"Play Time" Is Released

Play Time is French director Jacques Tati's fourth major film, and generally considered to be his most daring film.

It was shot in 1964 through 1967 and released in 1967. In Play Time, Tati again plays Monsieur Hulot, a character who had appeared in some of his earlier films, including Mon Oncle and Les Vacances de Monsieur Hulot. However, by 1964 Tati had grown ambivalent towards playing Hulot as a recurring central role. Unable to dispense with the popular character altogether, Hulot appears intermittently in Play Time, alternating between central and supporting roles. Shot in 70 mm, Play Time is notable for its enormous set, which Tati had built specially for the film, as well as Tati's trademark use of subtle, yet complex visual comedy supported by creative sound effects; dialogue is frequently reduced to the level of background noise.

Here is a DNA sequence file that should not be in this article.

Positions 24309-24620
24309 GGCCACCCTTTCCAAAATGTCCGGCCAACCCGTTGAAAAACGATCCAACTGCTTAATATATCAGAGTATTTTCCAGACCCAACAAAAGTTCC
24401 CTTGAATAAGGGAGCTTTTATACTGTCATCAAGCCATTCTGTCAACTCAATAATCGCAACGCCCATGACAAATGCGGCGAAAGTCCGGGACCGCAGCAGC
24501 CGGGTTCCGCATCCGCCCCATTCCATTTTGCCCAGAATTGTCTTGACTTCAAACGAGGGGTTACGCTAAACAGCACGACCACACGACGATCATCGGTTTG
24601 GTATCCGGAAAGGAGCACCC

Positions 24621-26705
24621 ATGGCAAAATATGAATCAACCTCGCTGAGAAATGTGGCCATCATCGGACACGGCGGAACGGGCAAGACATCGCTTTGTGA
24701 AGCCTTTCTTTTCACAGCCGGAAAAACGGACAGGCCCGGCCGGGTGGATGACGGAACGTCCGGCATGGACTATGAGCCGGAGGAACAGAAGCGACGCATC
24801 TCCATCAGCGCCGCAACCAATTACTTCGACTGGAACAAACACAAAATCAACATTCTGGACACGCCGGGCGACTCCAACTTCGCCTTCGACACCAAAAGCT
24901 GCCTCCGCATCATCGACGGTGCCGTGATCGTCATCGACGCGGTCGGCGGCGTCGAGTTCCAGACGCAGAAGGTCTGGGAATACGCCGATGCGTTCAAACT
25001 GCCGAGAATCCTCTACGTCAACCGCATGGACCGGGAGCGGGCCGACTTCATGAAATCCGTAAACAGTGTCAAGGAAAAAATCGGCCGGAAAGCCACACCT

Arriving nearly a decade after Mon Oncle, Playtime continues the adventures of M. Hulot. More than a decade seems to have passed since its predecessor, however. The colorful Paris of Mon Oncle, last seen being slowly chipped away by progress, has now vanished almost entirely. Playtime takes as its setting an ultra-modern Paris where familiar landmarks appear only as fleeting reflections in the new buildings of glass and steel. Alternating between Hulot and a group of American tourists, Tati exploits the chaos just below the overly ordered surface of this brave new world. Again moving from one nearly wordless episode to another, Tati sends his alter ego off to make an appointment in a whirring, featureless office complex. He subsequently moves on to an exhibition of new inventions, meets an old friend at an aquarium-like apartment, wreaks havoc in a snooty new restaurant, and, again, almost falls in love. The most ambitious and technically complex of the Hulot films, it proved unprofitable and helped usher in the financial difficulties that would plague Tati late in life before later getting the recognition it enjoys today. ~ Keith Phipps, All Movie Guide